Infection of rat pulmonary microvascular endothelial cells with the bacterium Pseudomonas aeruginosa induces the production and release of cytotoxic oligomeric tau and beta amyloid (Aβ). Here, we characterized these cytotoxic amyloids. Cytotoxic behavior and oligomeric tau were partially resistant to digestion with proteinase K, but cytotoxicity was abolished by various denaturants including phenol, diethylpyrocarbonate (DEPC), and 1,1,1,3,3,3-hexafluoro-2-isopropanol (HFIP). Ultracentrifugation for 8 h at 150 000 g was required to remove cytotoxic activity from the supernatant. Ultracentrifugation, DEPC treatment, and immunodepletion using antibodies against Aβ also demonstrated that cytoprotective protein(s) are released from endothelial cells during P. aeruginosa infection. Mass spectrometry of endothelial cell culture media following P. aeruginosa infection allowed identification of multiple potential secreted modulators of Aβ, including cystatin C, gelsolin, and ApoJ/clusterin. Immunodepletion, co-immunoprecipitation, and ultracentrifugation determined that the cytoprotective factor released during infection of endothelial cells by P. aeruginosa is cystatin C, which appears to be in a complex with Aβ. Cytoprotective cystatin C may provide a novel therapeutic avenue for protection against the long-term consequences of infection with P. aeruginosa.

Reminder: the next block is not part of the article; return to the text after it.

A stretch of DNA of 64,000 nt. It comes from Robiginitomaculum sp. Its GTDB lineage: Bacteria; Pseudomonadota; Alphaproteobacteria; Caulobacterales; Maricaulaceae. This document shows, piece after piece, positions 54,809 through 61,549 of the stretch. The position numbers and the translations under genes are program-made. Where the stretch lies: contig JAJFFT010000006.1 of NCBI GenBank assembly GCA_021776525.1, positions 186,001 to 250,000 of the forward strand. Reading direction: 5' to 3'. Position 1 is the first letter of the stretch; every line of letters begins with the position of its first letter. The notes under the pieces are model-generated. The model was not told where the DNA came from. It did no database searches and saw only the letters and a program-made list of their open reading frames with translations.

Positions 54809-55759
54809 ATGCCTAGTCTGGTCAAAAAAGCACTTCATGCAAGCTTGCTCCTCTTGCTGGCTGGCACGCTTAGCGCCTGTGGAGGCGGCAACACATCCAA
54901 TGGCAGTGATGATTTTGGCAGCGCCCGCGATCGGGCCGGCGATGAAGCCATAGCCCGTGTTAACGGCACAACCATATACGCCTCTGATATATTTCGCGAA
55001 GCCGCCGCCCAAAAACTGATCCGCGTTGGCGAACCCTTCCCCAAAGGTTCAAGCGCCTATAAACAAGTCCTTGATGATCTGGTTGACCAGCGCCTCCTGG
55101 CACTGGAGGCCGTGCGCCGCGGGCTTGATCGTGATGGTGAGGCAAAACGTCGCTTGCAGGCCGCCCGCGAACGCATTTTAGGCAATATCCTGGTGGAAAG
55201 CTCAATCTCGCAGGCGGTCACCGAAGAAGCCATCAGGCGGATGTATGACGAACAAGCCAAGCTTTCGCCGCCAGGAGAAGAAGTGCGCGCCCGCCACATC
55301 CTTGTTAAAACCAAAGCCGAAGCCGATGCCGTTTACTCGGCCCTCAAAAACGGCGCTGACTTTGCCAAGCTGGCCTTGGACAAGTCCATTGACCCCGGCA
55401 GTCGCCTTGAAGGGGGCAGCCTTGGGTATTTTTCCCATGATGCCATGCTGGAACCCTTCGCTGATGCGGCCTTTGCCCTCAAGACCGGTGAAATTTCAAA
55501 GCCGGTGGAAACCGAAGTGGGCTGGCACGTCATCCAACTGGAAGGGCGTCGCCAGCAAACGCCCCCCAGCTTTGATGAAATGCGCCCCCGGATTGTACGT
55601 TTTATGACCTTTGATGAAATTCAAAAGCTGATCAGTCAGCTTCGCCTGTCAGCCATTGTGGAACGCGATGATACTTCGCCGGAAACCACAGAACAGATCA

ASJC Scopus subject areas
- Biochemistry, Genetics and Molecular Biology(all)